Flattery by imitation? Kodak Smart Lens cameras echo Sony QX-series
posted Tuesday, January 14, 2014 at 1:10 PM EST
One of the more surprising product launches at this year's Consumer Electronics Show came from a brand of which most photographers will never have heard -- Los Angeles, California-based JK Imaging. The company's relative anonymity seems likely to disappear with the launch of two products that very closely mimic two of the most instantly-recognizable cameras launched last year, the Sony QX100 and QX10.
A year ago, JK Imaging -- a company which seems to have very close ties to both General Imaging and Taiwanese OEM Asia Optical -- secured a license to sell a variety of products including digital cameras under the Kodak PIXPRO brand. Since then, JK has launched almost a dozen different Kodak-badged cameras. Predominantly, these have been long-zoom models grouped under its Astro Zoom series, although there have also been a few compacts and ruggedized models making up the Friendly Zoom and Active Cam product lines.
Now, JK Imaging and the Kodak brand have branched out into new territory. As well as announcing a new Astro Zoom model, the 65x zoom Kodak AZ651, the company has also revealed development of two new PIXPRO Smart Lens cameras which bear a frankly startling resemblance to Sony's popular lens-style cameras. The PIXPRO SL10 and SL25 are, much like the Sony QX-series models, essentially a lens barrel with no body. On their rear, each sports a bracket allowing them to be attached to a smartphone, just as you'd do with Sony's cameras.
As with their Sony equivalents, most features of the PIXPRO Smart Lens cameras are controlled via a Wi-Fi connection that provides a remote live view feed on an Android or iOS device. Only a zoom rocker, shutter button, and power button are to be found on the Kodak SL10 or SL25's bodies, and the positioning of all three controls is quite similar to those set by Sony. Each camera also includes a MicroSD card slot allowing storage on the device itself, and not just the paired smart device, yet another feature that's shared with Sony's creations. It's simply uncanny just how much these devices share with what were, until now, designs that stood completely alone in the marketplace.
Relatively few specifications are available so far for either model, but here's what we do know. The Kodak PIXPRO SL10 sports a stabilized, 28-280mm equivalent, 10x optical zoom lens with a somewhat dim f/3.2-5.6 maximum aperture across the zoom range. That's very similar to the Sony G-badged, stabilized 10x optical zoom of the Sony QX10. (Sony's optic is a little wider and less bright, though, at 25-250mm and f/3.3-5.9 across the zoom range. Of course, the on-paper figures say nothing of the relative image quality offered by the Sony and JK Imaging designs, either.) The Kodak PIXPRO SL25, meanwhile, has a 25x optical zoom with a 24-600mm equivalent range, and a decidedly dim f/3.7-6.2 maximum aperture.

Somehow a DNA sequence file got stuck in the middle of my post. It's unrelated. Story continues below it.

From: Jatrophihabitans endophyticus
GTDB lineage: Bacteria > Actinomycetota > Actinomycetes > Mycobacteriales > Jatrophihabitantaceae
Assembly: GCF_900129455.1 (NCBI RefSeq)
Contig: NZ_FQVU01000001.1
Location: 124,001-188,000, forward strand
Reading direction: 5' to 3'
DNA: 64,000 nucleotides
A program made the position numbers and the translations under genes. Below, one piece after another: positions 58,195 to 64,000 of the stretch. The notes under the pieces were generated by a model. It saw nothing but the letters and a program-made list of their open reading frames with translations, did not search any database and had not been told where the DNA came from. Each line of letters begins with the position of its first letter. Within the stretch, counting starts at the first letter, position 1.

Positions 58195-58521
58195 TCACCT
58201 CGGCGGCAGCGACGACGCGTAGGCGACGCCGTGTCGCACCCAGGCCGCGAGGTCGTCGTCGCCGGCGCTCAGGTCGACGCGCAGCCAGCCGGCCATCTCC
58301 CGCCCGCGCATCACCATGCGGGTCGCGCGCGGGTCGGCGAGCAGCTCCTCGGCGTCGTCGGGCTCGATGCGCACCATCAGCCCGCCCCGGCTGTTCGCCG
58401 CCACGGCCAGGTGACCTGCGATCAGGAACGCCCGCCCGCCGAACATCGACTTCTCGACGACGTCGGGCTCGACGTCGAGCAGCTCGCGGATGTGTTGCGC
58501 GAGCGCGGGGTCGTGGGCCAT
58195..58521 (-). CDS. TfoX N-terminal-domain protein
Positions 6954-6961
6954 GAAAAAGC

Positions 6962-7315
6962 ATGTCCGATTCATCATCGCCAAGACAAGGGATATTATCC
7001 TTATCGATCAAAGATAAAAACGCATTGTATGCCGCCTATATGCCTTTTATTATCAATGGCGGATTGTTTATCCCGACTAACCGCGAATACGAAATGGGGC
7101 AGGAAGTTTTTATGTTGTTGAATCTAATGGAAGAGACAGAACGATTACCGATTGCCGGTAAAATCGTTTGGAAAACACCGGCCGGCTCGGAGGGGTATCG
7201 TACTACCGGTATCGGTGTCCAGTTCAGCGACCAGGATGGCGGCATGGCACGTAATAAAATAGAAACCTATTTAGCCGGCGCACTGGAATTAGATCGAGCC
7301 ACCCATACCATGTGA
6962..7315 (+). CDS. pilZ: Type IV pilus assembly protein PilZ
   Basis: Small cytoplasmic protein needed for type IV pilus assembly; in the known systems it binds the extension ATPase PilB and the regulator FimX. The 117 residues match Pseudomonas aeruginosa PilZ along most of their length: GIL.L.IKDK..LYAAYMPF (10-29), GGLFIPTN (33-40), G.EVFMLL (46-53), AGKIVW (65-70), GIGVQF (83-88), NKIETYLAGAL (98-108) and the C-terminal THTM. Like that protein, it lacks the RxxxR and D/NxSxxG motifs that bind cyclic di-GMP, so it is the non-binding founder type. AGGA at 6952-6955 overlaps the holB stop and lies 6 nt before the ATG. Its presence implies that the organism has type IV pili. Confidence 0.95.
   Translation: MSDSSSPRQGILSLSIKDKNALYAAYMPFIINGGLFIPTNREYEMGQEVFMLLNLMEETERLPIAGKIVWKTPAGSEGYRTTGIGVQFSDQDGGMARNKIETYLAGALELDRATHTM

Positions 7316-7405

The only other details that we know so far are that both Kodak Smart Lens cameras are said to offer 1080p video capture -- also offered in Sony's designs -- and come with approximate list prices of US$200 for the Kodak SL10, and US$300 for the Kodak SL25. (Those figures neatly straddle the US$250 list price of the Sony QX10.) A lot is still left to be discovered about JK Imaging's designs, though, most prominently including any details about the sensor size and type used, sensitivity range, and exposure / burst capture capabilities.
There is, of course, a strong chance that all of this may prove to be academic. As we've noted here, these designs appear extremely similar to those already fielded by Sony in almost every aspect in which they can so far be judged. It also seems a safe bet that Sony will have covered itself and its creations with design and other patents, especially given how radically different they are from anything that went before them. Given all that, we wonder what Sony's response will be to this new rival.
It's not just a matter of whether Sony sees the Kodak Smart Lens cameras as offering a realistic challenge to its own products at retail, either. If products like these get past Sony's intellectual-property firewall, their traditional, better-recognized rivals could march through the same gap with their own lens-style cameras. We're not lawyers (we don't even play them on TV), so take our musings here with a shaker full of salt, but we won't be the least surprised if there are legal fireworks when JK Imaging attempts to bring their new designs to retail.
As for the court's judgment on the matter, there are of course no guarantees. It's perhaps telling, though, that when Sakar recently attempted to enter the interchangeable-lens camera market with a Polaroid-branded design that bore a close resemblance to Nikon's 1-series cameras, the company found itself barred from doing so by the courts -- and that with a design which is much more reminiscent of the typical mirrorless camera than are the Sony QX-series related to... well, anything that has gone before them.
Well-known brand or not, we think the Kodak PIXPRO Smart Lens product launch could provide some interesting theater for aficionados of US ITC proceedings :-)